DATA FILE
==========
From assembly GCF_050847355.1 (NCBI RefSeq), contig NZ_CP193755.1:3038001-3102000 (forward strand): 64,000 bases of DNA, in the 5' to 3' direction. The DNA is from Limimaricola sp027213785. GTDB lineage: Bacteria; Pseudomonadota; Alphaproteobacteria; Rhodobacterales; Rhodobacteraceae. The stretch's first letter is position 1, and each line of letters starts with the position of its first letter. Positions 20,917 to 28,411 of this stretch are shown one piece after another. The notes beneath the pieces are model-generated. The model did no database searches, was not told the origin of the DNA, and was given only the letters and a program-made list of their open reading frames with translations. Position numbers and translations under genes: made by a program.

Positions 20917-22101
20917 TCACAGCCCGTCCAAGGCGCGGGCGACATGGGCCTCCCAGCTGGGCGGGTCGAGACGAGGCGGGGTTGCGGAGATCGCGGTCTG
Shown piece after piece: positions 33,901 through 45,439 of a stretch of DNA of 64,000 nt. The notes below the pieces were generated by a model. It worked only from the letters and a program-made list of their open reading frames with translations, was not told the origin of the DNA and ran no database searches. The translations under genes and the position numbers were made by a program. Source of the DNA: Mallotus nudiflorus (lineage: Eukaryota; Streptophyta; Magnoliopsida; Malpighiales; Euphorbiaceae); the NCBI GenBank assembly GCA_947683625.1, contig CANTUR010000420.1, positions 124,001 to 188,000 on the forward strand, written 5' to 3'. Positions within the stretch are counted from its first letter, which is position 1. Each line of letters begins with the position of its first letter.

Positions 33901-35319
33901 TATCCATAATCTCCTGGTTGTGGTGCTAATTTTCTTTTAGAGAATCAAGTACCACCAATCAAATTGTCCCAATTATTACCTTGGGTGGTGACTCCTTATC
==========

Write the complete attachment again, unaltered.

From assembly GCF_050847355.1 (NCBI RefSeq), contig NZ_CP193755.1:3038001-3102000 (forward strand): 64,000 bases of DNA, in the 5' to 3' direction. The DNA is from Limimaricola sp027213785. GTDB lineage: Bacteria; Pseudomonadota; Alphaproteobacteria; Rhodobacterales; Rhodobacteraceae. The stretch's first letter is position 1, and each line of letters starts with the position of its first letter. Positions 20,917 to 28,411 of this stretch are shown one piece after another. The notes beneath the pieces are model-generated. The model did no database searches, was not told the origin of the DNA, and was given only the letters and a program-made list of their open reading frames with translations. Position numbers and translations under genes: made by a program.

Positions 20917-22101
20917 TCACAGCCCGTCCAAGGCGCGGGCGACATGGGCCTCCCAGCTGGGCGGGTCGAGACGAGGCGGGGTTGCGGAGATCGCGGTCTG
Shown piece after piece: positions 33,901 through 45,439 of a stretch of DNA of 64,000 nt. The notes below the pieces were generated by a model. It worked only from the letters and a program-made list of their open reading frames with translations, was not told the origin of the DNA and ran no database searches. The translations under genes and the position numbers were made by a program. Source of the DNA: Mallotus nudiflorus (lineage: Eukaryota; Streptophyta; Magnoliopsida; Malpighiales; Euphorbiaceae); the NCBI GenBank assembly GCA_947683625.1, contig CANTUR010000420.1, positions 124,001 to 188,000 on the forward strand, written 5' to 3'. Positions within the stretch are counted from its first letter, which is position 1. Each line of letters begins with the position of its first letter.

Positions 33901-35319
33901 TATCCATAATCTCCTGGTTGTGGTGCTAATTTTCTTTTAGAGAATCAAGTACCACCAATCAAATTGTCCCAATTATTACCTTGGGTGGTGACTCCTTATC